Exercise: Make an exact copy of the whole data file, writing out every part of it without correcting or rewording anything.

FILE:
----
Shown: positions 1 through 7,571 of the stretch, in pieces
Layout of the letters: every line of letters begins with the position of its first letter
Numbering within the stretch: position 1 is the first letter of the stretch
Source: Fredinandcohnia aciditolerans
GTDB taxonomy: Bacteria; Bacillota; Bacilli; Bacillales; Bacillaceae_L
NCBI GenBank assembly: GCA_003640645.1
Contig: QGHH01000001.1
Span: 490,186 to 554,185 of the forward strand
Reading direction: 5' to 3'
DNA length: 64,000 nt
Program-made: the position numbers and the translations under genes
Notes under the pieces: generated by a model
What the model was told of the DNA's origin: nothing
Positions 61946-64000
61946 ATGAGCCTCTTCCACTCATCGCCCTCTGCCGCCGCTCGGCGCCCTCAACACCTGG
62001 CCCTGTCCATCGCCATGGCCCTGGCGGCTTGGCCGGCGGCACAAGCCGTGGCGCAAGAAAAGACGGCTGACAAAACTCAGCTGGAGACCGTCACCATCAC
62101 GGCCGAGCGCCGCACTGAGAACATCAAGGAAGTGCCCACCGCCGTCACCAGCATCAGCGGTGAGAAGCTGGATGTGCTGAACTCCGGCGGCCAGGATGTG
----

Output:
Shown: positions 1 through 7,571 of the stretch, in pieces
Layout of the letters: every line of letters begins with the position of its first letter
Numbering within the stretch: position 1 is the first letter of the stretch
Source: Fredinandcohnia aciditolerans
GTDB taxonomy: Bacteria; Bacillota; Bacilli; Bacillales; Bacillaceae_L
NCBI GenBank assembly: GCA_003640645.1
Contig: QGHH01000001.1
Span: 490,186 to 554,185 of the forward strand
Reading direction: 5' to 3'
DNA length: 64,000 nt
Program-made: the position numbers and the translations under genes
Notes under the pieces: generated by a model
What the model was told of the DNA's origin: nothing
Positions 61946-64000
61946 ATGAGCCTCTTCCACTCATCGCCCTCTGCCGCCGCTCGGCGCCCTCAACACCTGG
62001 CCCTGTCCATCGCCATGGCCCTGGCGGCTTGGCCGGCGGCACAAGCCGTGGCGCAAGAAAAGACGGCTGACAAAACTCAGCTGGAGACCGTCACCATCAC
62101 GGCCGAGCGCCGCACTGAGAACATCAAGGAAGTGCCCACCGCCGTCACCAGCATCAGCGGTGAGAAGCTGGATGTGCTGAACTCCGGCGGCCAGGATGTG